Why own a perfect, what I call a “magic camera” like the Nikon D700 or D3, that when you wanna “steal a shot”, the cameras are so huge that you will be caught way before you press your shutter button! Not unless you are using a 70-200mm telephoto or even longer, and stand 50 -100 feet away. However, I also remember Robert Capa said,” If your pictures aren’t good enough, you aren’t close enough.“ So, I guess wide angles and standards are still my preferred choices. I like to sneak up close and personal, “steal” a shot without scaring my subjects with huge cameras, and sometimes, “ask” for a shot from my subjects. (I’ll be writing on the difference between “stealing” and “asking” for shots in another post).
So, why do I call the D700 a “magic camera”? Cause it really can continue shooting at ISO6400 or higher when all other cameras “died” in the darkest environment ever. (Of course the Canon 5Dmark2 too will continue shooting, but maybe focus blur. Kidding… cause personally I think Nikon’s AF is better).
Then the Olympus shooters will exclaim, “why shoot in such lowlight when the lighting is not even good, all flat?” And the Olympus shooters will whip out their off-camera TTL flash and boasts of the best skin tones and lighting achievable in such situations! No doubt, they will get the best-looking portraits.
I often wonder, why still shoot when all around you is so blindly dark??? Oh, then I figured that maybe you are a paparazzi or a private investigator doing your job trying to catch someone in their “act”. Lighting is no longer important, “the act” is more!
Now that I’ve been missing my big SLRs, let me try listing down it’s advantages.
ADVANTAGES OF BIG DSLRs:
1. Faster frame rates (but the loud clanky shutter sounds will give you away)
2. Size and look will boost your self-confidence or ego (if being regarded as a professional by “how you look” is more important to you than your images)
4. More inter-changeable lens choices (an up close personal 28mm F8 shot of a stranger on the street is a 100 times more compelling than a 85mm F1.2 shot showing a reluctant face)
5. You look like a PRO, you look like a PRO, you look like a PRO. Oh, what can I say? The whole world thinks you are a PRO. You get people asking you for business cards. You don’t really have to show your images. The gear you hang on your body speaks everything. No one dares to comment openly about your images. All you will hear is,“Nice. Very professional.” (I’d rather not live in delusion)
Conclusion: Yes, I still use my big professional SLRs when the need arises (faster frame rates, lenses, etc.) But I will always want my images to speak for me, NOT my equipments.
And the power of small cameras must not be undermined! A small and insignificant camera with a quiet shutter doubles up your photographic opportunities, even triples! It also tests your communication skills with your subjects!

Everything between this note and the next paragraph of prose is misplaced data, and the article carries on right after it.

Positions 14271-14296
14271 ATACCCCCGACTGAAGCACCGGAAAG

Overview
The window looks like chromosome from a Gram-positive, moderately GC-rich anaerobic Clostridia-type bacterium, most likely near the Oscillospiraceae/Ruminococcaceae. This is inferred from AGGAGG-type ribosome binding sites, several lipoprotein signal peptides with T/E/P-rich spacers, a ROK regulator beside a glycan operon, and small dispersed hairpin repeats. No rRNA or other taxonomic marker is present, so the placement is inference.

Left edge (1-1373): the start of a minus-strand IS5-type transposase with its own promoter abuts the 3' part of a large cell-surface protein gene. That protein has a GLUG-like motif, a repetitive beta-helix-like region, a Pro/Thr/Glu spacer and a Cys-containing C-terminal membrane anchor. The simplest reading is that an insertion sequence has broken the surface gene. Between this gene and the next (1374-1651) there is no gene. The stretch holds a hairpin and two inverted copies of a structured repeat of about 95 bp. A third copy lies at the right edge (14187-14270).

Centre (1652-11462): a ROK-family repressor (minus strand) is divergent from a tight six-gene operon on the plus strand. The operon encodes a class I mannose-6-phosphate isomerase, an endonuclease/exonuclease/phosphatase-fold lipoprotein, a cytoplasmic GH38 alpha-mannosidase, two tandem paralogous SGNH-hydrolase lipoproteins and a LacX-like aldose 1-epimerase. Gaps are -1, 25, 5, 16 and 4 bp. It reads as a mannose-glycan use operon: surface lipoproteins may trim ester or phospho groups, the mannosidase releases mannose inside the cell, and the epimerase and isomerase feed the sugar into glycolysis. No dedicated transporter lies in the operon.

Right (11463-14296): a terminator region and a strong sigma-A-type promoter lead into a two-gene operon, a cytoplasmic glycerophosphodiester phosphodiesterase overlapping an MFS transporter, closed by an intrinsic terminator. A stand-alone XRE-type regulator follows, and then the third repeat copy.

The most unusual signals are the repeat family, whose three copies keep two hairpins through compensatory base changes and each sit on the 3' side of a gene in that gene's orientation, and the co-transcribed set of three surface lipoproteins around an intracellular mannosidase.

It’s great joy and excitement to shoot with my friend Louis for a Big Nokia Event recently that I just can’t help, but to share some of the images from the Olympus E-P1 I was using.
The following are telephoto shots taken with a Leica 90mm F2.8 lens fitted on the E-P1 via an adaptor, and due to the 2x crop factor, it achieves a fantastic whooping 180mm! Due to that, I didn’t have to fight with the professional journalists using Huge Canon and Nikon bodies and lenses (also don’t have to fight with Louis who was using a powerful Canon 70-200mm F2.8 Lens), and still reasonably achieved close-up shots of the speakers on stage! The manual focusing on the sharp E-P1 screen made things possible.
Oh man… I was being twittered! I should really start twitting soon!
I’ve been a professional photographer for more than 12 years, specializing mainly in portraits, weddings, people photography, whether choreographed or on-the-move. I have been a fervent Canon and Nikon user for years. But never have I encountered a small camera like the Olympus E-P1 that produces such quality in it’s size with such user-friendly features.
Talking about “Making Photography Easy”. For years, since the camera was invented, the world has been wanting to make photography easy. A view-camera needs about 11 adjustments in order to take a picture. Then came the Nikons and Canons that only require THREE adjustments: Aperture, Shutter Speed and Focus in order to take a picture. And if this wasn’t easy enough, cameras that came later began to even do all THREE adjustments for us – the Program Autofocus SLRs!
I often ask myself, “Why do camera-designers always want to make things easier for us?”
Especially as a earning professional photographer, doesn’t it seem obvious thatasphotography gets easier and easier, our commanding prices go lower and lower since more and more people think that they can “do-it-yourself” anyway?